As any savvy consumer should know by now, there are invariably risks associated with using your debit or credit card to make purchases online. However, despite all the online hazards, it is virtually impossible to avoid online purchases. Whether it’s logging into your online banking, paying via PayPal or direct card purchases, resistance of card payments is futile. Well, that is unless you plan to hide your money in a mattress and go shopping the old-fashioned way!
How High Is the Online Card Payment Risk Really?
A recently released study from the University of Newcastle has shed some light on just how high that risk is. The study found that the online payment system used by the major credit card company Visa could be compromised in as little as six seconds, and lead to millions of vulnerable consumers’ credit card numbers and personal financial information being compromised. And if that is not alarming enough, the real shock comes from just how easy the method this kind of malicious attack is. Rather than the highly sophisticated procedure it is assumed to be it is merely what is known as a “brute force attack”, wherein all a hacker needs is an internet connection and some determination.
As The Guardian reported on the stunning simplicity of the attack method, “criminals use software that automatically generates different variations of a card’s security data – for example, the card number, expiry date and three-digit security code known as the CVV – and fires these off to hundreds or even thousands of websites around the world at the same time. The reply to the transaction will confirm whether or not the guess was right.” Because the hackers spread these guesses over many websites, it doesn’t look suspicious to the card companies, as they don’t see a disproportionate amount of “hits” – only the guesses that happen to be correct. In other words, it was “possible” to run multiple bots at the same time on hundreds of payment sites “without triggering any alarms in the payment system.”
The report also noted that it’s highly likely that the method had been used in the massive attack on major UK supermarket chain Tesco last month, where Tesco bank customers were defrauded of £2.5 million by having their card details compromised.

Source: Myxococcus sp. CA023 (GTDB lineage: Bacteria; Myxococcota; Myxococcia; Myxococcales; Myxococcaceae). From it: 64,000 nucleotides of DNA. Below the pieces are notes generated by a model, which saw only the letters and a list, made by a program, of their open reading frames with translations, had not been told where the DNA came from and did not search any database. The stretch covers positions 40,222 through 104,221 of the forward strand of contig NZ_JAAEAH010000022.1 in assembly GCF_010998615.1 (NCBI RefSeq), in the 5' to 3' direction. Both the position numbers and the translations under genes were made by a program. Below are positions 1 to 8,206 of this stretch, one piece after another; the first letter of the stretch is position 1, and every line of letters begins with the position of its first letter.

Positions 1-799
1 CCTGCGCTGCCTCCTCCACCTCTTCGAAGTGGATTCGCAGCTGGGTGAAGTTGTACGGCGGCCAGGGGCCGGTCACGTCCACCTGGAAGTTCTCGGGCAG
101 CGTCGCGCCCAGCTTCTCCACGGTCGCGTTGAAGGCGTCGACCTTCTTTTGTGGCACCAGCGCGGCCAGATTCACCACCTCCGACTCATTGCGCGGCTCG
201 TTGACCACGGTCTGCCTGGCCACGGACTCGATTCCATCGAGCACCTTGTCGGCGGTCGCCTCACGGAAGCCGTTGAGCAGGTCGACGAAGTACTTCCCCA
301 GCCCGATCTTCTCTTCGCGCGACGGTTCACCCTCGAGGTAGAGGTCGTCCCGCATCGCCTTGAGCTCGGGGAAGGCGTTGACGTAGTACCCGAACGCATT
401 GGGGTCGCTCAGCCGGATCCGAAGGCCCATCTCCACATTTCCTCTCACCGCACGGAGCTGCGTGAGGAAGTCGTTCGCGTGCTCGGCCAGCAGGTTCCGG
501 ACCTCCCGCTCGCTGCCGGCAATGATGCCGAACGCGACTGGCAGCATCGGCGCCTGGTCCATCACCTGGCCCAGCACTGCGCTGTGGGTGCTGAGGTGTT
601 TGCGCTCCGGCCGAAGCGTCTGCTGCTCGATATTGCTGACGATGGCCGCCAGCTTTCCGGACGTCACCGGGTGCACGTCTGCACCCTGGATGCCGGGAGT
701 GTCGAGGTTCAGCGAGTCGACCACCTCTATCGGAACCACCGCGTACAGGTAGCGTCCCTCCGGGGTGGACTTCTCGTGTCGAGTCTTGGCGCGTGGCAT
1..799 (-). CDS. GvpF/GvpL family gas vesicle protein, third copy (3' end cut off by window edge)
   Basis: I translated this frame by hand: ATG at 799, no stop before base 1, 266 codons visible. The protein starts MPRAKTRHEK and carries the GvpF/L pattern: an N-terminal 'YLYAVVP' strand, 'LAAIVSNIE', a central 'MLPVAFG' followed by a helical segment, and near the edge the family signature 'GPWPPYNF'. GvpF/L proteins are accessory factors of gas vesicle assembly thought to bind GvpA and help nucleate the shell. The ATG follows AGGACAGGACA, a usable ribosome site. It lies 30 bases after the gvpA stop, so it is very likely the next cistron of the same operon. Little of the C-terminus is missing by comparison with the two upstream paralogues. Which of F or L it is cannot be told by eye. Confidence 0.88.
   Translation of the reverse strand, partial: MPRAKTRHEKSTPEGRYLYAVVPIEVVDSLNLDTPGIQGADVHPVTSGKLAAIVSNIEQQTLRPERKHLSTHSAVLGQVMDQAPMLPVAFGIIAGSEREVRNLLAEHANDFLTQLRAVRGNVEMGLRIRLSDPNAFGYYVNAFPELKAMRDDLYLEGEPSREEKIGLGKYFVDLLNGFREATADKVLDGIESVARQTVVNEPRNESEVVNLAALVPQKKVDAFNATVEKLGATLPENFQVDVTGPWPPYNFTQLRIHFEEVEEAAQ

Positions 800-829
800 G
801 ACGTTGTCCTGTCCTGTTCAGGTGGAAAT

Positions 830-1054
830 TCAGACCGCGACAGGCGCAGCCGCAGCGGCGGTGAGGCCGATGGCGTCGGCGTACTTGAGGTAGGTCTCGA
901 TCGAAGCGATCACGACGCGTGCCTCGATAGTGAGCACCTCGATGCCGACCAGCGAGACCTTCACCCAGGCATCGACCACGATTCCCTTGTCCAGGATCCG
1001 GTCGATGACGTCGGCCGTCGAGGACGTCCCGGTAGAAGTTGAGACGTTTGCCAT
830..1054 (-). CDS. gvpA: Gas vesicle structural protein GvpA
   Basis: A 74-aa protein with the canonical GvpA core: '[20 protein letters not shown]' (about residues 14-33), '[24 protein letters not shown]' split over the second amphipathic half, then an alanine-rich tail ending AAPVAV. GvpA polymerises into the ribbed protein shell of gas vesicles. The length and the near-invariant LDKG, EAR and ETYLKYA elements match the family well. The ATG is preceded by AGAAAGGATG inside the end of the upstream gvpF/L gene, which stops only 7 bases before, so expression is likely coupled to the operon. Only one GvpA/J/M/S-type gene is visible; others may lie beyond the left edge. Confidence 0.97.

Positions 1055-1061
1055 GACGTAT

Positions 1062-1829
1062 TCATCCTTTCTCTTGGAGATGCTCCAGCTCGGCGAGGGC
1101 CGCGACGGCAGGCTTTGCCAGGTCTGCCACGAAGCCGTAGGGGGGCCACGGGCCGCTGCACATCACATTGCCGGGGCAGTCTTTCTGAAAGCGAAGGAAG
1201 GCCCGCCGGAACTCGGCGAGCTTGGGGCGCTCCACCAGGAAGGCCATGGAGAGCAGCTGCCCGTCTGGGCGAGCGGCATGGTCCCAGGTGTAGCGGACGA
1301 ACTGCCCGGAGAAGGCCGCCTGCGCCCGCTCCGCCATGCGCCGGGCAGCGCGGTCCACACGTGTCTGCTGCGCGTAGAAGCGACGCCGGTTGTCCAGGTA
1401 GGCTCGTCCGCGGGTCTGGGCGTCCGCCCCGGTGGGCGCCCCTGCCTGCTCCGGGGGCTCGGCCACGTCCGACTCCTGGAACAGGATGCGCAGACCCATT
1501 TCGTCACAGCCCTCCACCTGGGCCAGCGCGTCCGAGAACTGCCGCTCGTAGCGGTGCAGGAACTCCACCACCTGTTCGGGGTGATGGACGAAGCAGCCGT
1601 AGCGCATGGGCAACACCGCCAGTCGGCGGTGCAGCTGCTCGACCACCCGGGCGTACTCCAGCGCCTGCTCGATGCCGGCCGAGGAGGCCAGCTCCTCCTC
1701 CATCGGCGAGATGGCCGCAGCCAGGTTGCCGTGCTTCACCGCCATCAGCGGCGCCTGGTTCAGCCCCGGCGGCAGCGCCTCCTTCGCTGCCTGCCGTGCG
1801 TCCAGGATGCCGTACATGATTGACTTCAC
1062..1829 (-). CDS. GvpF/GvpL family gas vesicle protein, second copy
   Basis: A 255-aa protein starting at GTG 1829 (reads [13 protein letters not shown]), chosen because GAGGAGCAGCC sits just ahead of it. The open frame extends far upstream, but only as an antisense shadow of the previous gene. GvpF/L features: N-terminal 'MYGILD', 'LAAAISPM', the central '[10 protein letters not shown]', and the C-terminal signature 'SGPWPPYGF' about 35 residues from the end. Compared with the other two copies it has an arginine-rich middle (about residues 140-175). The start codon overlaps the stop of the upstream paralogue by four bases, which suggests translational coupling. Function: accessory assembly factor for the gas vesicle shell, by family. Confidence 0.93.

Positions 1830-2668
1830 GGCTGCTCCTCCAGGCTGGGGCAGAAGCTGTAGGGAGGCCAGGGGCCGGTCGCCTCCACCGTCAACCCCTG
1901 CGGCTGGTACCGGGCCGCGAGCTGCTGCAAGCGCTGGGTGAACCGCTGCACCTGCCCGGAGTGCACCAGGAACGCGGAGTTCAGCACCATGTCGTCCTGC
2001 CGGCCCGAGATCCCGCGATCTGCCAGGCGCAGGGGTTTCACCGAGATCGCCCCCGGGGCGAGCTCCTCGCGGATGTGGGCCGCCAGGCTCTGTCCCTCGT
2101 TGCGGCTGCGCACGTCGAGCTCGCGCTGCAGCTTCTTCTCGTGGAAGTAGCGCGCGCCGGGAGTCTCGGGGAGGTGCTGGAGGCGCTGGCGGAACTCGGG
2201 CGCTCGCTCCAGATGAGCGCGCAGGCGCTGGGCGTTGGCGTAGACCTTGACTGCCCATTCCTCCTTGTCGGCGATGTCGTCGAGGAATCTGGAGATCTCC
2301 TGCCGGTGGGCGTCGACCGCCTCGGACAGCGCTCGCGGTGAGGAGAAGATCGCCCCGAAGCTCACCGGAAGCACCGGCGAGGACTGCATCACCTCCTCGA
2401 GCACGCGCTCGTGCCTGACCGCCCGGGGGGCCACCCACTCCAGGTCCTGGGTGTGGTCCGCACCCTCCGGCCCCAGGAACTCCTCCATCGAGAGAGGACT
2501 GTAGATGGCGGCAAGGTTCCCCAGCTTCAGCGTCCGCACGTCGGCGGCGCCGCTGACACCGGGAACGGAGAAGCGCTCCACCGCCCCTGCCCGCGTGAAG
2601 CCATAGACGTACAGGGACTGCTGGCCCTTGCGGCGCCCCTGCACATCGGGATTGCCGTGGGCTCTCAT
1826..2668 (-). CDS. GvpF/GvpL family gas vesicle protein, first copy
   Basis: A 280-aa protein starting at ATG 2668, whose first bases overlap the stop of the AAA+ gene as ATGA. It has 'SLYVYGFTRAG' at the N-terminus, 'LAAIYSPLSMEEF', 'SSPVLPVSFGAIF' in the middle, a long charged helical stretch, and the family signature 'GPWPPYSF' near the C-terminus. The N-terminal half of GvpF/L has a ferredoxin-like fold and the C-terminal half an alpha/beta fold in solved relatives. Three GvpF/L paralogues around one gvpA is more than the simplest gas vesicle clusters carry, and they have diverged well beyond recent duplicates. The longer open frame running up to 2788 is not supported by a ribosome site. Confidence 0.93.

How to Minimize the Risk?
The report points to something about where accountability lies when it comes to keeping our card numbers and financial information safe from hackers with ill intentions. There are seemingly countless articles telling consumers how they should be safe online and minimize their risk. These often include tactics like only using one card to make purchases online (so you avoid spreading risks across your accounts), not entering your card details for non-trusted retailers, and setting up alerts with your bank and credit card companies for suspicious activity. But what about card issuers and merchants? This study shows that there’s still a lot of work to be done on their end to address vulnerabilities in their systems. We assume that, because these companies are so big and powerful, they have taken it upon themselves to protect our financial interests, but clearly not enough is being done.
According to the report, large issuers like Mastercard and Visa need to be more proactive in making sure merchants use extra layers of protection, such as the “Verified by Visa” mechanism that is used online. Currently only 47 of the internet’s 400 largest retail sites employ the technology, which would in theory thwart this kind of brute force attack.
Ultimately, consumers cannot afford to be complacent when it comes to their safety online. Limiting your exposure to these kinds of attacks shouldn’t necessarily be the consumer’s job, but the revelations from reports like these highlight that it very much is.